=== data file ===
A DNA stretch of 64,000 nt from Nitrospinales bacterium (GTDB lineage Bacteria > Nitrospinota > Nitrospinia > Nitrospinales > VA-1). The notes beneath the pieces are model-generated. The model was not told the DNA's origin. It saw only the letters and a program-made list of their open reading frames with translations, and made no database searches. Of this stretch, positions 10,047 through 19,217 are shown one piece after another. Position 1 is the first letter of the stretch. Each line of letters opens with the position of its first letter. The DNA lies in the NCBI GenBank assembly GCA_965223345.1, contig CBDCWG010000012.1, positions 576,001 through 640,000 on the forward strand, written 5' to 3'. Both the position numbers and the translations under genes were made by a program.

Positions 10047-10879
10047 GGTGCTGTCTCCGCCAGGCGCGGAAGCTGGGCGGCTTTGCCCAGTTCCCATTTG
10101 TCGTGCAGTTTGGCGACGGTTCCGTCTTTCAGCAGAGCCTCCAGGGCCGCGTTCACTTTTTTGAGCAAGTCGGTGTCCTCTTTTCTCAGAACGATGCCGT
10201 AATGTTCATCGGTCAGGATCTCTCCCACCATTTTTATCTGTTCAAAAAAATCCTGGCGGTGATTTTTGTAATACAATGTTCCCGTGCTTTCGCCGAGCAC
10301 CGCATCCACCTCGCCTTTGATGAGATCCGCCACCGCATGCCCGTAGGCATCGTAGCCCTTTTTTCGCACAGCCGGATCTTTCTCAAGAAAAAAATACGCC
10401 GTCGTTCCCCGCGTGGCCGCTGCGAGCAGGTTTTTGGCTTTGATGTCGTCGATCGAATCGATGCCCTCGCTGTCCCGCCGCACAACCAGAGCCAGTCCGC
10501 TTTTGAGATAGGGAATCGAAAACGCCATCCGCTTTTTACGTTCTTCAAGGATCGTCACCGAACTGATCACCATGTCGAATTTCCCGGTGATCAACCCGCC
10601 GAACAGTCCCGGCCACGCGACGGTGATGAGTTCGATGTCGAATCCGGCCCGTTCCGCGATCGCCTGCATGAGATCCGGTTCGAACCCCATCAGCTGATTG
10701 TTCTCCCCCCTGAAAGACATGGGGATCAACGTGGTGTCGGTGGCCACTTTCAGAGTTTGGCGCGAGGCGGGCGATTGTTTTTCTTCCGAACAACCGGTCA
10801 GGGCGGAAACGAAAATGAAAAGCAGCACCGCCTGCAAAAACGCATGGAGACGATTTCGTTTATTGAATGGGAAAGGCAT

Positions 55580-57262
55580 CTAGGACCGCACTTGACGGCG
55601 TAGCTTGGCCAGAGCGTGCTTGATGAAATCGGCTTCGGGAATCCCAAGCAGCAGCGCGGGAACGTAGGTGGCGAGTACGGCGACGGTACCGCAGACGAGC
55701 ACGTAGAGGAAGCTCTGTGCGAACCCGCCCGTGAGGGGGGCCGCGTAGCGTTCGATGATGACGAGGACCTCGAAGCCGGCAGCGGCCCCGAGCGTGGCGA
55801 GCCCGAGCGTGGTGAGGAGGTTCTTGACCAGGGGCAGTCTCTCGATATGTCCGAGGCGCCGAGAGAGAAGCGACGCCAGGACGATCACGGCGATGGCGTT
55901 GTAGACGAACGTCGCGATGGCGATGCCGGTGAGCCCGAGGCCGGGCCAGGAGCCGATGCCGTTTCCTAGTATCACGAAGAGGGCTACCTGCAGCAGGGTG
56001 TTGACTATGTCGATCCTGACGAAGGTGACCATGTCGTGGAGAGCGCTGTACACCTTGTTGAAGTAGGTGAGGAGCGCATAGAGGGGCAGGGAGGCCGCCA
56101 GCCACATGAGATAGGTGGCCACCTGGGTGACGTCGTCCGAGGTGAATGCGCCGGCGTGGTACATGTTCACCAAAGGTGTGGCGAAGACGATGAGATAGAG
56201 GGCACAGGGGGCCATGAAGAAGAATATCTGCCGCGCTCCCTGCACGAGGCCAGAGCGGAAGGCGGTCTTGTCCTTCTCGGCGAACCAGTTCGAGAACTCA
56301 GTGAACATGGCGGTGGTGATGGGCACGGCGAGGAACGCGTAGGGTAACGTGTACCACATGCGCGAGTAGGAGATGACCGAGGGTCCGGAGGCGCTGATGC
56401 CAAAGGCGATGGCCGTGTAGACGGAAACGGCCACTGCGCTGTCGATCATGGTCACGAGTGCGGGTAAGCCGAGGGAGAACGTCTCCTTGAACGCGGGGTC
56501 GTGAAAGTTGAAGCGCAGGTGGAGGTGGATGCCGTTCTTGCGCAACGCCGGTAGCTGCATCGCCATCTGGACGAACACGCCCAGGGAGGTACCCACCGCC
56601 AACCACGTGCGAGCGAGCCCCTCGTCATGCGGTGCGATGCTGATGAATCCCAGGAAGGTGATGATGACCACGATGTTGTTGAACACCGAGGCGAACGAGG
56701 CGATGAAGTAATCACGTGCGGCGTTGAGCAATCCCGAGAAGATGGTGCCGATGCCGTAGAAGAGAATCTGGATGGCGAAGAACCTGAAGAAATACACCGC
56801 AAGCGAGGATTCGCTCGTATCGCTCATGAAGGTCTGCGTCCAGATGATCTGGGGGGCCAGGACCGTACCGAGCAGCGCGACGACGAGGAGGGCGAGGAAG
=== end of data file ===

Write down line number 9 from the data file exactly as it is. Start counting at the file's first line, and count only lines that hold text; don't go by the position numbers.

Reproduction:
10601 GAACAGTCCCGGCCACGCGACGGTGATGAGTTCGATGTCGAATCCGGCCCGTTCCGCGATCGCCTGCATGAGATCCGGTTCGAACCCCATCAGCTGATTG